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                     Office of the Press Secretary
                           (Honolulu, Hawaii)
For Immediate Release                                    August 31, 1995 
                        REMARKS BY THE PRESIDENT
                          AT ARRIVAL CEREMONY
                         Hickam Air Force Base
                            Honolulu, Hawaii

12:17 P.M. (L)

THE PRESIDENT: Thank you very much. Sergeant May, thank you for that introduction, and more importantly, thank you for your service. Governor Cayetano, Senator Inouye, Mayor Harris, General Lorber, Admiral Macke, members of the Armed Service, distinguished guests, honored veterans, Senator Akaka, Congressman Abercrombie, ladies and gentlemen. It is wonderful for our family and for me personally to be back in Hawaii. It is a great honor to be here to celebrate the 50th anniversary of the end of World War II.

We come to celebrate the courage and determination of the Americans who brought us victory in that war. But as we do, our thoughts and prayers must also be with the men and women of our Armed Forces who are putting their bravery and their professionalism on the line in Bosnia.

I want to restate to you and to all the American people why our forces and their NATO allies are engaged in the military operation there. The massacre of civilians in Sarajevo on Monday, caused by a Bosnian Serb shell was an outrageous act in a terrible war, and a challenge to the commitments which NATO had made to oppose such actions by force if necessary. The United States took the lead in gaining those commitments by NATO, and we must help NATO to keep them.

The NATO bombing campaign and the related artillery campaign against the Bosnian Serb military in which our forces are taking part skillfully is the right response to the savagery in Sarajevo. The campaign will make clear to the Bosnian Serbs that they have nothing to gain and everything to lose by continuing to attack Sarajevo and other safe areas and by continuing to slaughter innocent civilians. NATO is delivering that message loud and clear. And I hope all of you are proud of the role that the members of the United States Armed Forces are playing in delivering that message. (Applause.)

The war in Bosnia must end, but not on the battle field, rather at the negotiating table. Just two weeks ago we lost three of our finest American diplomatic representatives in a tragic accident in Bosnia as they were working for a negotiated peace. Today our negotiating team continues its work as well. And in the skies above Bosnia, our pilots and crews and their colleagues from other NATO countries are risking their lives for the same peace. We are proud of those who fly and those who are seeking to negotiate the peace.

Ladies and gentlemen, it is only fitting that we begin to commemorate this 50th anniversary of the end of World War II here at Hickam Air Force Base, for it was here -- right here -- that the guns of war shattered the peace of our land and drew America into the fight for freedom.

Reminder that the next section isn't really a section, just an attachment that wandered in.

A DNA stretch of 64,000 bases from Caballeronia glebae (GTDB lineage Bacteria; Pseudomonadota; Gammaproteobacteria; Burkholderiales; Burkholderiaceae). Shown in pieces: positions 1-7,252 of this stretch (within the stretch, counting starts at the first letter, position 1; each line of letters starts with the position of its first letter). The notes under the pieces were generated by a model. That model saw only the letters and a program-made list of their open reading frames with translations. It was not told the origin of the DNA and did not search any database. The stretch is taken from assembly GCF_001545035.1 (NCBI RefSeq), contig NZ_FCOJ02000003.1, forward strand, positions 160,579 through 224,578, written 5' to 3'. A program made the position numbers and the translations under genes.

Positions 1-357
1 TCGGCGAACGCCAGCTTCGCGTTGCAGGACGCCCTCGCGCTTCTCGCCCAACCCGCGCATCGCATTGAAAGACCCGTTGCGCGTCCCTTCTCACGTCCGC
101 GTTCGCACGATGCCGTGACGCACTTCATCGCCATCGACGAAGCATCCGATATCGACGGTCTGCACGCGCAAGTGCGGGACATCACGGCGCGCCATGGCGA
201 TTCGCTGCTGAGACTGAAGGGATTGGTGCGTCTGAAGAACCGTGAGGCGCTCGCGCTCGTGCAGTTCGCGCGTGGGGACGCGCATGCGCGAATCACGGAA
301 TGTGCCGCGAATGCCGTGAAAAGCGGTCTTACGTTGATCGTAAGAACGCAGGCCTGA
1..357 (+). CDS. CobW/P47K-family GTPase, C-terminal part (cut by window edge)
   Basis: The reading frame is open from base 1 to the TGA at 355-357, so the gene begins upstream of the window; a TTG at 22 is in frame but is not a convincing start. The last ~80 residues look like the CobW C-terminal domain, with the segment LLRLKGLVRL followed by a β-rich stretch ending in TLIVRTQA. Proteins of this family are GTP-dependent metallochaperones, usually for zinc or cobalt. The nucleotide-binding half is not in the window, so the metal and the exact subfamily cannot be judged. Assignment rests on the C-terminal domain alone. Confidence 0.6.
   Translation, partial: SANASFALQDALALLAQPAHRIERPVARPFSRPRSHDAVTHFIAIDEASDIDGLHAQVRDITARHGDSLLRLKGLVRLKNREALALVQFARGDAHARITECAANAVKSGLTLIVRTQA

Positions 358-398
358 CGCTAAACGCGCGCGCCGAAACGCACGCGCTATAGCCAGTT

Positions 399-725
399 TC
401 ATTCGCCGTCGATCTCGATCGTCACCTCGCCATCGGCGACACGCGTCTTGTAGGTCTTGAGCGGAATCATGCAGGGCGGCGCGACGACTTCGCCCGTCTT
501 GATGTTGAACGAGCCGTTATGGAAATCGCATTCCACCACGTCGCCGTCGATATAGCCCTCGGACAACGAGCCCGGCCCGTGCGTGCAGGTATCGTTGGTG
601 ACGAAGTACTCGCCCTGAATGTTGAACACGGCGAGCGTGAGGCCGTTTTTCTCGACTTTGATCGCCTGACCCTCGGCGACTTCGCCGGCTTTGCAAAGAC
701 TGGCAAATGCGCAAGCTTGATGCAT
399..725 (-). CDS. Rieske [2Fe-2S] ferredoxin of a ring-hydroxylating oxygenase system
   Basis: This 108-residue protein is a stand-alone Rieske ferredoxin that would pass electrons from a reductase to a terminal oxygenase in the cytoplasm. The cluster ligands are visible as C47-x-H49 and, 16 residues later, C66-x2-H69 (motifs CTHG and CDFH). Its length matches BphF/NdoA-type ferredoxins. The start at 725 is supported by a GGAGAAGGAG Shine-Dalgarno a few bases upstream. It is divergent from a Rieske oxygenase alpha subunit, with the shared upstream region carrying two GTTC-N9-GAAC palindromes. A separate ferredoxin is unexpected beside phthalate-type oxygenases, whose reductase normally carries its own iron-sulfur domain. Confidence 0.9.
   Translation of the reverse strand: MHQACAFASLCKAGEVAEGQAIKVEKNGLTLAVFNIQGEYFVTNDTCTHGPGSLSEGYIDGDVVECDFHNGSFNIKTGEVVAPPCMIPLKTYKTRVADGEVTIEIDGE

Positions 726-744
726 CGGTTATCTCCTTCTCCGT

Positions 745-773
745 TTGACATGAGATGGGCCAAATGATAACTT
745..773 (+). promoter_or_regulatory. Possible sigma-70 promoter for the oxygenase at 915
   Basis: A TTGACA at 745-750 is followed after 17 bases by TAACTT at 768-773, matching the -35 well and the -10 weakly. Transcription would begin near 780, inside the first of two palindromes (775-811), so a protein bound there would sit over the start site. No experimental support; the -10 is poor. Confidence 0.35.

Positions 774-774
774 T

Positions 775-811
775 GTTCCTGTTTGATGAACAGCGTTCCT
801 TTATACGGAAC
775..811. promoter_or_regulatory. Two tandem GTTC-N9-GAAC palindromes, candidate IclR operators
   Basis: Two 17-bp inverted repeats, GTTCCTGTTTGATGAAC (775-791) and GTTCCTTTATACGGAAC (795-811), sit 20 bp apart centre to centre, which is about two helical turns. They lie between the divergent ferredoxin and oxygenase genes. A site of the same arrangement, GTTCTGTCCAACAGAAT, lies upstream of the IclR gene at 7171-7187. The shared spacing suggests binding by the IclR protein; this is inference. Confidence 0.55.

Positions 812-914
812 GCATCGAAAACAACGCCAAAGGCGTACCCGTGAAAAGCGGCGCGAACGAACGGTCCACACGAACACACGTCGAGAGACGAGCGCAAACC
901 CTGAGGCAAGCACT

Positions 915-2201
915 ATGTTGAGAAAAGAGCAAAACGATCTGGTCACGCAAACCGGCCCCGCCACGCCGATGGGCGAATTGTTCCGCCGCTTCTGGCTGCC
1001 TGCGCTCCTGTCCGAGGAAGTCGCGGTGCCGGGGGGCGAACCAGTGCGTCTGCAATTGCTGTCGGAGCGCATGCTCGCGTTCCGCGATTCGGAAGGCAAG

Looking out at the active duty troops who are with us today, representatives of the greatest fighting force in the world, standing watch for freedom all over the world, it is hard to imagine just how far our nation had to come to win World War II. Just before 8:00 o'clock on December the 7th, 1941, when the first wave of enemy bombers swooped down upon our planes, parked wing tip to wing tip on this tarmac, all 231 aircraft at Hickam were either destroyed or damaged. At Pearl Harbor, as all of us know all too well, the pride of the Pacific's fleet lay in ruins.

But just a few hours later, just a few hours later, in the depth of our darkest hour, a handful of Army and Navy planes that were still able to fly took to the skies from Hickam in search of the enemy fleet. The long journey to reclaim freedom for the Pacific and for the world began with that first mission from this very field. And it ended 50 years ago this week when the forces of freedom finally triumphed over tyranny.

In the days ahead, we will commemorate that victory, honor its heroes and remember their sacrifice. But we will also celebrate more than the end of war. We will pay tribute to the triumph of peace. Through war in World War II, our people came together as never before. But after the war, they used their newfound sense of unity and common purpose at home and a sense of mission abroad to build for all of us 50 years of security, prosperity and opportunity.

Today, we turn toward a new century, in a very different set of economic and political and social challenges. We now must draw on the legacy of those who won World War II and built peace and prosperity afterward, to do our job to fulfill the spirit of that most remarkable of American generations.

They understood the duty they owed to one another, to their communities, to their nation and to the world. After they won the war, they advanced the peace, the values, the liberties and the opportunities that they fought and died to win.

Here on this island of peace that knows all too well the horror of war, let us vow to carry forward their legacy. The World War II generation taught us that when the American people find strength in their diversity and unity in a common purpose, when we stop arguing about our differences and start embracing what we have in common, nothing -- nothing -- can stop us. (Applause.)

And so I say to you, if we apply the lessons that the World War II generation handed down to us, to the challenges of the 21st century, nothing will stop us.

Thank you, and God bless you, and God bless America. (Applause.)

Thank you very much. And now, as we proceed with the program, I would like to introduce and call forward for some remarks my friend and colleague, your distinguished Governor, Governor Ben Cayetano. (Applause.)

END 12:25 P.M. (L)